Totality: Solar eclipse 2024 photos from across Central Ohio

0
88

COLUMBUS, Ohio — The total solar eclipse only lasted a few brief moments, but in that time, many were able to capture the moon perfectly lined up with the sun. Before and after that, the partial eclipse could be seen.

If you missed the eclipse or want to revisit the solar event, check out these photos capturing the once-in-a-lifetime event.

Anusha Krishnaswamy, 11, of Dublin, relaxes during the eclipse at Eljer Park in Marysville. She was at the eclipse with her parents Prabhat and Mangala Krishnaswamy.

PHOTOS FROM AROUND THE WORLD

The first location in continental North America to experience totality: Mexico’s Pacific coast, around 2 p.m. The eclipse exits continental North America on the Atlantic coast of Canada less than two hours later.

An estimated 44 million people live within the path of totality, with another couple hundred million within 200 miles, guaranteeing the continent’s biggest eclipse crowd ever.

Jake Elmer is thrilled watching the eclipse with his daughter Riley during the eclipse at Eljer Park in Marysville. The Elmer's came from Philadelphia for the eclipse.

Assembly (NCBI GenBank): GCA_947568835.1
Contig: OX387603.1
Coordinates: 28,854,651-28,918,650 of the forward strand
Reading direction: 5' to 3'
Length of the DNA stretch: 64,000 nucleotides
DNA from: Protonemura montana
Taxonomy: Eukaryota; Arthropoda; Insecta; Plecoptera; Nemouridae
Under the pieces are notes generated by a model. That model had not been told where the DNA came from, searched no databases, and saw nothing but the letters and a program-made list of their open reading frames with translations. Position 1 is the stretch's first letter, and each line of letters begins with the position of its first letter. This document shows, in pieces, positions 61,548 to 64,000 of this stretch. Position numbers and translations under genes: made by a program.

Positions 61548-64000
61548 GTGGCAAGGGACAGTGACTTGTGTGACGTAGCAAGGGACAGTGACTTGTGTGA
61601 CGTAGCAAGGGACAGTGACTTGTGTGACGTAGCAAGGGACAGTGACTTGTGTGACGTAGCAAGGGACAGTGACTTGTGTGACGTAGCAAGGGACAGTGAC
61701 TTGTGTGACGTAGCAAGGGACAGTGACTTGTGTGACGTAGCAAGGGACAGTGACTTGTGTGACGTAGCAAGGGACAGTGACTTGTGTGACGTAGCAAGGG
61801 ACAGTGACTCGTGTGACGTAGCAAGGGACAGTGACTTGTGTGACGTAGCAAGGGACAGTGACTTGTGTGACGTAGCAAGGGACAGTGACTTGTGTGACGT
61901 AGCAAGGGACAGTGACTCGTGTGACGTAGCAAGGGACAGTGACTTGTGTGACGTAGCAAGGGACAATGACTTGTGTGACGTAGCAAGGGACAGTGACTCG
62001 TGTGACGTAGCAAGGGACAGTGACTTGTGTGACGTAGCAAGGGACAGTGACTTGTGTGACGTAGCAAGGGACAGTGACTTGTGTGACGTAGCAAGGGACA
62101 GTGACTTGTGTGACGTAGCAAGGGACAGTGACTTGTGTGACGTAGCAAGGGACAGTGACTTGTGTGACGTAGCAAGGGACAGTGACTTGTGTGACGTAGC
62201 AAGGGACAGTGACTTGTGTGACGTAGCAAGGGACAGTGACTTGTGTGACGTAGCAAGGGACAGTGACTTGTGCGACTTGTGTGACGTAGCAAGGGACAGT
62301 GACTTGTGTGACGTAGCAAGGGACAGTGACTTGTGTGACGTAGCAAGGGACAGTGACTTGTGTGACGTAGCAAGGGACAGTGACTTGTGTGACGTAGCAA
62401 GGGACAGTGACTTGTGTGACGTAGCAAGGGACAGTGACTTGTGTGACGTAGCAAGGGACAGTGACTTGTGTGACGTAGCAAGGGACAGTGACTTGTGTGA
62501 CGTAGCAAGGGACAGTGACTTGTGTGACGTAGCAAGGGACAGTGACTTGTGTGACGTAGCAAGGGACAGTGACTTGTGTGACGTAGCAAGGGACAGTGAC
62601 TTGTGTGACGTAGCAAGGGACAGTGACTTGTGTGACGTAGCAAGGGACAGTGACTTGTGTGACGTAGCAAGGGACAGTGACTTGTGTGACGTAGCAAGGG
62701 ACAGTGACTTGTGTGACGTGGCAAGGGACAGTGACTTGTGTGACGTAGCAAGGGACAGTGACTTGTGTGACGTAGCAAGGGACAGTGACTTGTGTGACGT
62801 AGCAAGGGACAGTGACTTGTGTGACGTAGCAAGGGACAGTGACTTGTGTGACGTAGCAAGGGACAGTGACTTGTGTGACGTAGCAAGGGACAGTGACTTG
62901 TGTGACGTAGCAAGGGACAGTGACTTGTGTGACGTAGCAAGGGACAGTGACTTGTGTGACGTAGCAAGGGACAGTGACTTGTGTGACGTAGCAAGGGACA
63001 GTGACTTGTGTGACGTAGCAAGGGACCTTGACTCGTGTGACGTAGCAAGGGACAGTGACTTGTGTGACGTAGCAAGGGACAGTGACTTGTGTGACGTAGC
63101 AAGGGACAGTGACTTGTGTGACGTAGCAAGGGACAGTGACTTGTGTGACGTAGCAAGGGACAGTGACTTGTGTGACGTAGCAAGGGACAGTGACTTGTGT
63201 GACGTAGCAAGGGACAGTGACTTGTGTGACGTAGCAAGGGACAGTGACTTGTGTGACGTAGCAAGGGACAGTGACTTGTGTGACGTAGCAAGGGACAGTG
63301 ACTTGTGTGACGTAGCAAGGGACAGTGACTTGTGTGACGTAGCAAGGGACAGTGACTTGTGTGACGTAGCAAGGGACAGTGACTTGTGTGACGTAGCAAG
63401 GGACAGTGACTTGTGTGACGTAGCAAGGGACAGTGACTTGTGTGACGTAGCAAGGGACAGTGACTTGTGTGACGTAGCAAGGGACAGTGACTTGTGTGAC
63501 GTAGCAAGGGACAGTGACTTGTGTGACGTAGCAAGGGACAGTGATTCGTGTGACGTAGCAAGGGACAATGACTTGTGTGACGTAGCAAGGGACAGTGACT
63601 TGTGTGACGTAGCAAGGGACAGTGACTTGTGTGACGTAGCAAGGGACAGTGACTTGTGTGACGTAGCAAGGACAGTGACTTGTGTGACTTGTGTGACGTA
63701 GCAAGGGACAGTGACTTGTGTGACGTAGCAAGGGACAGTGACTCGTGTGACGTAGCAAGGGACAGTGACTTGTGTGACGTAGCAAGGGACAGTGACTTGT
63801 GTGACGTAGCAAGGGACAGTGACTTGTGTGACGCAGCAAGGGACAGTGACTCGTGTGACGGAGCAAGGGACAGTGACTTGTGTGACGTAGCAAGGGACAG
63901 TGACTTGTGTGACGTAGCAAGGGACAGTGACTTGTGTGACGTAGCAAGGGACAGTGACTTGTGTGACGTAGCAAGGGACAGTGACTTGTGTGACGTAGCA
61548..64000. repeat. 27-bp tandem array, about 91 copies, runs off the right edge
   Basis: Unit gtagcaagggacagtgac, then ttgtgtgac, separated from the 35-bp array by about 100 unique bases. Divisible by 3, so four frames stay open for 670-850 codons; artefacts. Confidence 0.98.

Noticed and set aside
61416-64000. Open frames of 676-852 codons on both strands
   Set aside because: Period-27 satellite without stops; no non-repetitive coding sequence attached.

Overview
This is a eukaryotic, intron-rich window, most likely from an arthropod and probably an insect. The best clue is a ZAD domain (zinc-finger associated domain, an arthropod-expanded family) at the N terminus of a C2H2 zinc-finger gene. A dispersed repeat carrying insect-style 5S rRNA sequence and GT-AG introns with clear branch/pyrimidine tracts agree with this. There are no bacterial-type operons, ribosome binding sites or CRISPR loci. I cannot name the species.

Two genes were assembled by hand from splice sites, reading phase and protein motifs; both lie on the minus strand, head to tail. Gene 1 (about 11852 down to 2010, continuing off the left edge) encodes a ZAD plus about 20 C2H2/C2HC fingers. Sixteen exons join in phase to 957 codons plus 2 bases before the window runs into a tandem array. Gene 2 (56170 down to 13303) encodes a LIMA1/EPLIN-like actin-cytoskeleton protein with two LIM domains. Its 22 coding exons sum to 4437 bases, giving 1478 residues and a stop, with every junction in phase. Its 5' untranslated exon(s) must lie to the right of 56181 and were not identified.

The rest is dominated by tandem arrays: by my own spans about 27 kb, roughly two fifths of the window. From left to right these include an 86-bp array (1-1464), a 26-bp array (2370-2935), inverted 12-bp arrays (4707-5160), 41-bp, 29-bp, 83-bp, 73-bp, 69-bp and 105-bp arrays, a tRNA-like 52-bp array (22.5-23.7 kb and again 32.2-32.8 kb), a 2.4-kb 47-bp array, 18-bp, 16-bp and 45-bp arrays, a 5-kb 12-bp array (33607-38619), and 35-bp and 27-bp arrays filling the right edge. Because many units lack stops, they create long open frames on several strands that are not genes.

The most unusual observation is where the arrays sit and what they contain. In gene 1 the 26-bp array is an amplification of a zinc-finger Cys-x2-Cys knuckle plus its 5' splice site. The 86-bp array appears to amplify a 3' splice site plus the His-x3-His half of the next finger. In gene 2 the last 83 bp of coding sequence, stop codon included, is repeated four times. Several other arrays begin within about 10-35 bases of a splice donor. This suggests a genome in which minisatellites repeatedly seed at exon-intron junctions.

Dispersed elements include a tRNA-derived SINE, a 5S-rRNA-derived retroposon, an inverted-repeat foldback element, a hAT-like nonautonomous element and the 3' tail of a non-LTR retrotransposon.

The event has been talked about for years now, as the last time Ohio saw a partial eclipse was in 2017 and the last time it saw a total eclipse was in 1806, just three years into Ohio’s statehood. The next time a total eclipse will move through the state will be 2099.

VIEWING PARTIES IN OHIO

Ohio expected thousands of new visitors, all stopping by for a chance to see the moon fully cover the sun for a few brief moments during totality.

Crowds began gathering as early as Monday morning in areas along the path of totality.

Annette Cook smiles during the eclipse at Eljer Park in Marysville. Cook, from North Carolina, was watching the eclipse with her husband John and son Chris Cook.
Brothers Lucas, left, and Aiden Marzan try out their eclipse glasses while waiting in Eljer Park in Marysville for the start of the eclipse on Monday April 8th.
At 2:56 p.m., it was noticeably cooler as people looked up to see the sun disappearing at Glacier Ridge Metro Park.